Christian Guilleminault – 3rd expert on this subject based on the ideXlab platform

  • progressive improvement of Apnea Index and ventilatory response to co2 after tracheostomy in obstructive sleep Apnea syndrome1 3
    The American review of respiratory disease, 2015
    Co-Authors: Christian Guilleminault, Joseph Cummiskey

    Abstract:

    In order to determine whether reversible alterations in ventilatory control are found in obstructive sleep Apnea syndromes, 5 male patients 31 to 57 yr of age presenting with the syndrome were polygraphically monitored before and several times during the 6 months after tracheostomy. They also had a hypercapnic ventilatory response study before surgery and again 3 months after surgery during the daytime. A dramatic decrease in overall Apnea Index was seen immediately after surgery, but the number of central Apneas and the central Apnea Index did not reach low values until several months after tracheostomy. Ventilatory response to CO2 improved in all cases after surgery.

  • Progressive Improvement of Apnea Index and Ventilatory Response to CO2 after Tracheostomy in Obstructive Sleep Apnea Syndrome1–3
    The American review of respiratory disease, 2015
    Co-Authors: Christian Guilleminault, Joseph Cummiskey

    Abstract:

    In order to determine whether reversible alterations in ventilatory control are found in obstructive sleep Apnea syndromes, 5 male patients 31 to 57 yr of age presenting with the syndrome were polygraphically monitored before and several times during the 6 months after tracheostomy. They also had a hypercapnic ventilatory response study before surgery and again 3 months after surgery during the daytime. A dramatic decrease in overall Apnea Index was seen immediately after surgery, but the number of central Apneas and the central Apnea Index did not reach low values until several months after tracheostomy. Ventilatory response to CO2 improved in all cases after surgery.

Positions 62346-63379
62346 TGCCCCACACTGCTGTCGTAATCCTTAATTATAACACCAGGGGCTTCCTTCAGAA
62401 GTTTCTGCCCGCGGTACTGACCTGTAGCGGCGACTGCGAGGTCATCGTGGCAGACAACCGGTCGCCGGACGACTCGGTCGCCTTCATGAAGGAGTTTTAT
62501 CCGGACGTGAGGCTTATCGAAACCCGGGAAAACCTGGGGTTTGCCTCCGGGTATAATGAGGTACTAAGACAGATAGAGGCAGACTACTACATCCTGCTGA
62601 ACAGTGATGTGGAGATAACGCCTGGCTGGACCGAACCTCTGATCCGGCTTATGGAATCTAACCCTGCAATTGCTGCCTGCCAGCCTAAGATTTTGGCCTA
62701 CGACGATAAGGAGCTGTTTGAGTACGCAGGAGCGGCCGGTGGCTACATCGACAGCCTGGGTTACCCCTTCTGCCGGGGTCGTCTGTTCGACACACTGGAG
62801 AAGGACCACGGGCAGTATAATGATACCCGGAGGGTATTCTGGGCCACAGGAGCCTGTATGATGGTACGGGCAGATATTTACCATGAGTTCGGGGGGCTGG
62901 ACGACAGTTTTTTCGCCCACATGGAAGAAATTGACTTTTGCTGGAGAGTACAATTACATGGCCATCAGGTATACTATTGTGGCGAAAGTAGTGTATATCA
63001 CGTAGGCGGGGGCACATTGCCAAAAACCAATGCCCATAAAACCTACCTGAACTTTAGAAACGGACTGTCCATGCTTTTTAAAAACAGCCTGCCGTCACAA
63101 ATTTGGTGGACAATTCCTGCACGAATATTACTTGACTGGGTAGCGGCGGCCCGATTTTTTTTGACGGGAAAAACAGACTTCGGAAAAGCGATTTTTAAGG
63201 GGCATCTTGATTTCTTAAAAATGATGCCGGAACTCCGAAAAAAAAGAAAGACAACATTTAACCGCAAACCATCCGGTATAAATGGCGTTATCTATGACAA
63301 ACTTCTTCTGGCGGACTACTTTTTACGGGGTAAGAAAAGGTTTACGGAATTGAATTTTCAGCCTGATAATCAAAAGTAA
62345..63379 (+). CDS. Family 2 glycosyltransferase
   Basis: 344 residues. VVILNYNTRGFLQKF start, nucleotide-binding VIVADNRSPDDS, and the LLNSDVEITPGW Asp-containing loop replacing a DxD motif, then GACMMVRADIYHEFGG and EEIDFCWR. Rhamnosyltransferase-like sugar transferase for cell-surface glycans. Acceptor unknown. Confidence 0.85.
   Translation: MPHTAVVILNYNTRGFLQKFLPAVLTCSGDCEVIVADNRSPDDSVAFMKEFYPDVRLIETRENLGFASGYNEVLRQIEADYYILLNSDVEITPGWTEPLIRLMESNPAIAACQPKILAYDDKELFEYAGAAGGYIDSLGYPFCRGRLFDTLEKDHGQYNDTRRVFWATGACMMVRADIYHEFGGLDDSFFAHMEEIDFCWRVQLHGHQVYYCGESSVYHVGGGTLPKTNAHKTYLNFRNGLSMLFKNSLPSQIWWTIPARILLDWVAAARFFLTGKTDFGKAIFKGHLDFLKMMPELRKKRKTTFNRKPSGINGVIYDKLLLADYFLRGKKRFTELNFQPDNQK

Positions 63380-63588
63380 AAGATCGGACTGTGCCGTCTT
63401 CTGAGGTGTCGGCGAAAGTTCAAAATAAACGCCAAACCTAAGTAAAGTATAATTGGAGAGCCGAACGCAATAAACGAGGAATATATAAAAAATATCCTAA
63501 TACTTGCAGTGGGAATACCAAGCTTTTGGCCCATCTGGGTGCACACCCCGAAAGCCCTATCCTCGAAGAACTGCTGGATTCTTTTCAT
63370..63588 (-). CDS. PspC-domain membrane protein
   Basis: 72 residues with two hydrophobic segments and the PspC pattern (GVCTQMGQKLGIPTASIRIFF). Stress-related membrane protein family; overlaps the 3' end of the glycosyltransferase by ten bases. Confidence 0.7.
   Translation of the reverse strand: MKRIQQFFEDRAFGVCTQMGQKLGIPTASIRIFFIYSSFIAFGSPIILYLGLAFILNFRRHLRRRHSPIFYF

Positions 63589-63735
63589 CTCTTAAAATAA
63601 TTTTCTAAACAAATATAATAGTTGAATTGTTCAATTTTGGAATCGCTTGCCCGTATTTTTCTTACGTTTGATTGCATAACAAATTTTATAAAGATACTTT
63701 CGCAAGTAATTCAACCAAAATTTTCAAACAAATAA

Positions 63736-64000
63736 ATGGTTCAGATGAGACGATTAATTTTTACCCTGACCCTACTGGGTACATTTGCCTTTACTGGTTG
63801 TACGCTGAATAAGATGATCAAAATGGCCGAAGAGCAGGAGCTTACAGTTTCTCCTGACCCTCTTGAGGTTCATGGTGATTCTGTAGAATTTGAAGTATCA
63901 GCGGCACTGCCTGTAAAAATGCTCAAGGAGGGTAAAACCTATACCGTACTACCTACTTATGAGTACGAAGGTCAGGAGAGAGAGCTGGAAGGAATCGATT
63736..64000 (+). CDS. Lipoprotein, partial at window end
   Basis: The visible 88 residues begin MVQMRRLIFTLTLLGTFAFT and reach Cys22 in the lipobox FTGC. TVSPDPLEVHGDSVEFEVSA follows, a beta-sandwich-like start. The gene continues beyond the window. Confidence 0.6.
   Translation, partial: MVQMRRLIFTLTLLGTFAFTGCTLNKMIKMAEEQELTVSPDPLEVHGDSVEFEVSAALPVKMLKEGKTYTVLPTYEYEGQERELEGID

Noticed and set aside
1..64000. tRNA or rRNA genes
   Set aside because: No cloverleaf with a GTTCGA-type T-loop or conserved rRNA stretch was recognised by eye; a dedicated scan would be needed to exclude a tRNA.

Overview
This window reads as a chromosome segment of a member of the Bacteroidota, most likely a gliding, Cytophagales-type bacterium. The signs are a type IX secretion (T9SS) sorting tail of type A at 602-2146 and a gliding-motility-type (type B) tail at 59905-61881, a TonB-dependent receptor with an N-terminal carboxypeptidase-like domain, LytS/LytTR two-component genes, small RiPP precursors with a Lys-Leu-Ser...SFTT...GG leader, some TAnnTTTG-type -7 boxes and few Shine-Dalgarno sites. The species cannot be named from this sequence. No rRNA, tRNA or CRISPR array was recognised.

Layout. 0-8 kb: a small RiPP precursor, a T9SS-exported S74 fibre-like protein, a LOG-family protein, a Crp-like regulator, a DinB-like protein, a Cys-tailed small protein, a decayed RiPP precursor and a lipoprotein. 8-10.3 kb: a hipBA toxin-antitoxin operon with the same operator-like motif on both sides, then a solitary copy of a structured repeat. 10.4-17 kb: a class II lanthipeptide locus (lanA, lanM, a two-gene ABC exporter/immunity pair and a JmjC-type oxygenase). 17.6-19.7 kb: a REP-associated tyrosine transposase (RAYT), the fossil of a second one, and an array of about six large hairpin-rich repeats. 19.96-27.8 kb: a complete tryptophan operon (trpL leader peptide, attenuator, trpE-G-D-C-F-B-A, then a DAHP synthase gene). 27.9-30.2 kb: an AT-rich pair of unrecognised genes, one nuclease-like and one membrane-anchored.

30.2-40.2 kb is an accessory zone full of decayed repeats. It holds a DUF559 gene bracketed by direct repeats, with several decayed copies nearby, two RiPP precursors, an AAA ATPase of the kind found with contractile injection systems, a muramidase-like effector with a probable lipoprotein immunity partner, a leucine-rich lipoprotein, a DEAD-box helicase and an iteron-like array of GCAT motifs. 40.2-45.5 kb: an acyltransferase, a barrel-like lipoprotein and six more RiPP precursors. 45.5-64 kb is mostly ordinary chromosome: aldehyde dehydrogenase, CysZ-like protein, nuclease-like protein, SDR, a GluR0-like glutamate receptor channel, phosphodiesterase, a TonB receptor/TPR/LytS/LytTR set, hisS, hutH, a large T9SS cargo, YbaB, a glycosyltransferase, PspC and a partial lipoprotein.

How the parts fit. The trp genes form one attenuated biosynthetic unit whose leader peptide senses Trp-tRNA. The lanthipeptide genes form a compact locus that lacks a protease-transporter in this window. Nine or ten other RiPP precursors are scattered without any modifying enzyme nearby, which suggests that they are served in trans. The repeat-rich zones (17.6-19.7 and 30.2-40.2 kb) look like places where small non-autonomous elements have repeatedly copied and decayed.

• P361 Neurocognitive testing in children with and without OSA
    Sleep Medicine, 2006
    Co-Authors: Yu-shu Huang, Ning-hung Chen, Christian Guilleminault

    Abstract:

    needed supraglottoplasty since they progressed with pectus excavatum, and with weight and height deficit. When comparing the three groups in relation to the polysomnographic findings, the group with laryngomalacia was similar to the group of control infants and different from the infant Apnea group regarding central Apnea Index (p = 0.001) and obstructive Apnea Index (p = 0.008). The laryngomalacia group was similar to the group with infant Apnea and different from control subjects concerning desaturation and bradycardia events (p = 0.012) and SaO2 nadir (p = 0.001). Conclusion: Our study demonstrates that polysomnography was not relevant as a tool to evaluate infants with laryngomalacia. Based on our findings it was not possible to speculate that central nervous system immaturity is a factor involved in the ethiopathogeny of laryngomalacia.